“The firewall is dead”, “Data is the new perimeter”, “Cloud will make the firewall obsolete” – these are just some of the quotes you hear now and again within the information security community. But I would like to counter them with a quote adapted from (renowned cybersecurity expert) Mark Twain – “The reports of the firewall’s death have been greatly exaggerated”.
Any security pro will rightly tell you that firewalls do not provide sufficient defense in today’s threat landscape. But, as I argued in a recent article for SC Magazine, firewalls are more relevant to security today than ever before. Here’s why.
#1 The Basics Matter
Despite the APT media hype, most of the successful attacks exploit known vulnerabilities. Advanced network security technologies such as sandboxing and IPS are important elements of a defense in depth strategy, but limiting the attack aperture, which is a firewall’s core function, still contributes greatly to your security posture.
I like comparing the firewall to the basic lock on your door. You may decide, based on the threat landscape and the value of the assets in your house, that your front door lock is not enough to stop attackers, and therefore choose to install an alarm system and a safe. But does this mean that you leave your front door open and not lock it when you leave the house? I would hope not.
#2 Segmentation is Key
Determined attackers have a good chance of breaking your defenses and gaining access to your network, which is why network segmentation is so important in limiting the lateral movement of attackers once they are in. The firewall is the ideal device for network segmentation (and for those of you segmenting using VLANS, may the gods of good fortune be with you). In fact, with modern firewalls including so many additional capabilities beyond just.. well …firewalling, some people like our good friends at Forrester Research have opted to call them “Network Segmentation Gateways”.
Segmentation has become so strategic that the buzz word du jour is micro-segmentation. At its extreme, it involves a (virtual) firewall on every server in the data center which segments it from all other servers. This really means adding more firewalls (the same ones that are not relevant anymore, remember?) that need to be managed. Which is why I feel the success of these initiatives relies heavily on the ability to automate security policy management.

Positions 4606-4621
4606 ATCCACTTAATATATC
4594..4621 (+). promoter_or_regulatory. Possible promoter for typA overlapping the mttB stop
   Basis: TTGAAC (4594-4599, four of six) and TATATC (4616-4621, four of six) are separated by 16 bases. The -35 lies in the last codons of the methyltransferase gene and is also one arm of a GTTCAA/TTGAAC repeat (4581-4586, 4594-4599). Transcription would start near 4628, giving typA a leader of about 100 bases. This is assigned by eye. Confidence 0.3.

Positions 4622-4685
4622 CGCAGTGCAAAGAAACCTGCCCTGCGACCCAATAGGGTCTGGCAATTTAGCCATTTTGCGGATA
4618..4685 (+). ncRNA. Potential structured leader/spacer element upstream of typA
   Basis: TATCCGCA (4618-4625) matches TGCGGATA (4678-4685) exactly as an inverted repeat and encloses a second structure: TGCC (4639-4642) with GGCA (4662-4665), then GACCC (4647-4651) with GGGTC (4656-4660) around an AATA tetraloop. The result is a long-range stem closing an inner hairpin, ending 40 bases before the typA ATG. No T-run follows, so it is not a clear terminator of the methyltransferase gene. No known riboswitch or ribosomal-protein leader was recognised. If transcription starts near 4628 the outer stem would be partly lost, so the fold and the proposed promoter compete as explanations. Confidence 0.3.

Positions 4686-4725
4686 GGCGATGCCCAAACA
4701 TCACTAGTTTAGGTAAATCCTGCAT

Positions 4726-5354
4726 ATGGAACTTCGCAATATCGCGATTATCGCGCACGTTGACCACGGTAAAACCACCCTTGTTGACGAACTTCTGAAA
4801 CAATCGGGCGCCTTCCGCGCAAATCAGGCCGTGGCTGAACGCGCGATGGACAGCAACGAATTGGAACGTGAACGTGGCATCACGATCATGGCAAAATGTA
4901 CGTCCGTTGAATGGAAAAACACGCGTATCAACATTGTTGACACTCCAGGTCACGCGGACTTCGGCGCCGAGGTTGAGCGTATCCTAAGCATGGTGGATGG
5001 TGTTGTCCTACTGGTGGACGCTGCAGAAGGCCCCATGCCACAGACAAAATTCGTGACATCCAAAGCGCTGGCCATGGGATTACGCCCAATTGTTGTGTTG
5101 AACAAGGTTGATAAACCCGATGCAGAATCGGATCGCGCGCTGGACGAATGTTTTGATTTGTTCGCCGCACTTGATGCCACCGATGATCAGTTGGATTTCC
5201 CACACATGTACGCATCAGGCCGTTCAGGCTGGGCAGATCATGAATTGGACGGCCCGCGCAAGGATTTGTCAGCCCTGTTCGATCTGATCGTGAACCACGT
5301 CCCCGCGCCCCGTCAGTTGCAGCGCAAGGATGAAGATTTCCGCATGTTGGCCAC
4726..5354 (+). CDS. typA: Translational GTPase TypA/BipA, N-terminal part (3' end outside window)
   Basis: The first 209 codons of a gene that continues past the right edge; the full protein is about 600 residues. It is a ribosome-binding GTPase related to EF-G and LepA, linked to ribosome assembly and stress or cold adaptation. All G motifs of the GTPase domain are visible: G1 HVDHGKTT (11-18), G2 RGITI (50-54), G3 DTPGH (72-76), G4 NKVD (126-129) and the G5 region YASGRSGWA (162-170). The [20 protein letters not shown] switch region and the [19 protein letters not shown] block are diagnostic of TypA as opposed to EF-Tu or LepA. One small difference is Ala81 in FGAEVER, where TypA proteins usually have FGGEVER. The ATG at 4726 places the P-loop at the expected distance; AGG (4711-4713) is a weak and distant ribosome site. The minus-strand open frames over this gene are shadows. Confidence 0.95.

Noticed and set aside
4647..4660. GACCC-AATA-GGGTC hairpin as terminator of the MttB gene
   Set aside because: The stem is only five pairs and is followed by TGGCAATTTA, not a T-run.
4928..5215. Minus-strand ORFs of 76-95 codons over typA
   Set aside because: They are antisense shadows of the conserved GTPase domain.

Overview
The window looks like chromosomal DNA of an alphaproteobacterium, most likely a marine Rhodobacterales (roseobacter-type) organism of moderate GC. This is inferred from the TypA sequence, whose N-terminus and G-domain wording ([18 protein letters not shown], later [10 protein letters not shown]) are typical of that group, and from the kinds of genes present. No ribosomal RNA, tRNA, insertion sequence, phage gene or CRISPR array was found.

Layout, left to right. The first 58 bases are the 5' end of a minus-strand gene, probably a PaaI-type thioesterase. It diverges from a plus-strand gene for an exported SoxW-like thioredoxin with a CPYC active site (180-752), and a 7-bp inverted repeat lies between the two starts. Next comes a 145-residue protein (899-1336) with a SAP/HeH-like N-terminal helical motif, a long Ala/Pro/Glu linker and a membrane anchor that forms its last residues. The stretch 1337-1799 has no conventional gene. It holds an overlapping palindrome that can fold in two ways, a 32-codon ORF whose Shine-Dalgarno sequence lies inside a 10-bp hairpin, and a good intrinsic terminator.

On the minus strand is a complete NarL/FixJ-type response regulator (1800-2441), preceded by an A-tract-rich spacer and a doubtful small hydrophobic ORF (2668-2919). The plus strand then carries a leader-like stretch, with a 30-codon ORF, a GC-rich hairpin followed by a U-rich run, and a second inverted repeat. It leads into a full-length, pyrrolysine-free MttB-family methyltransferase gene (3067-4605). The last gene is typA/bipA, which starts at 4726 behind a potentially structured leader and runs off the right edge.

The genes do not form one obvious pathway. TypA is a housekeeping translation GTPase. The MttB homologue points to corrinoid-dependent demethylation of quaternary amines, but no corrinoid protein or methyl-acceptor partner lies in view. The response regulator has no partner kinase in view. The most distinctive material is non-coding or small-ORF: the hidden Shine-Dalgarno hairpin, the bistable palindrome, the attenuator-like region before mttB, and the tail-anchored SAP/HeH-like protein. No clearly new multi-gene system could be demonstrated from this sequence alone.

#3 A firewall by any other name would filter just as many packets
The fact remains that the need for basic filtering of network traffic has not gone away.
“Next-Generation” firewalls include a slew of advanced features such as application and user awareness, intrusion-prevention, URL filtering and sandboxing, but the core “old-generation” firewalling functionality in case you wondered, is still there.
#4 The numbers don’t lie
Depending on which analyst market research you go by, the firewall market is boasting a 7-10% annual growth rate. Impressive growth for a multi-billion, 20 year old market.
And I would like to leave you with one last number – as part of my role at AlgoSec, I am fortunate enough to discuss network security with hundreds of companies, including many of the fortune 50. How many of these companies have plans to root out their firewalls since they are no longer relevant? You guessed it – none. Zero.
Pretty impressive for a supposedly dead technology!
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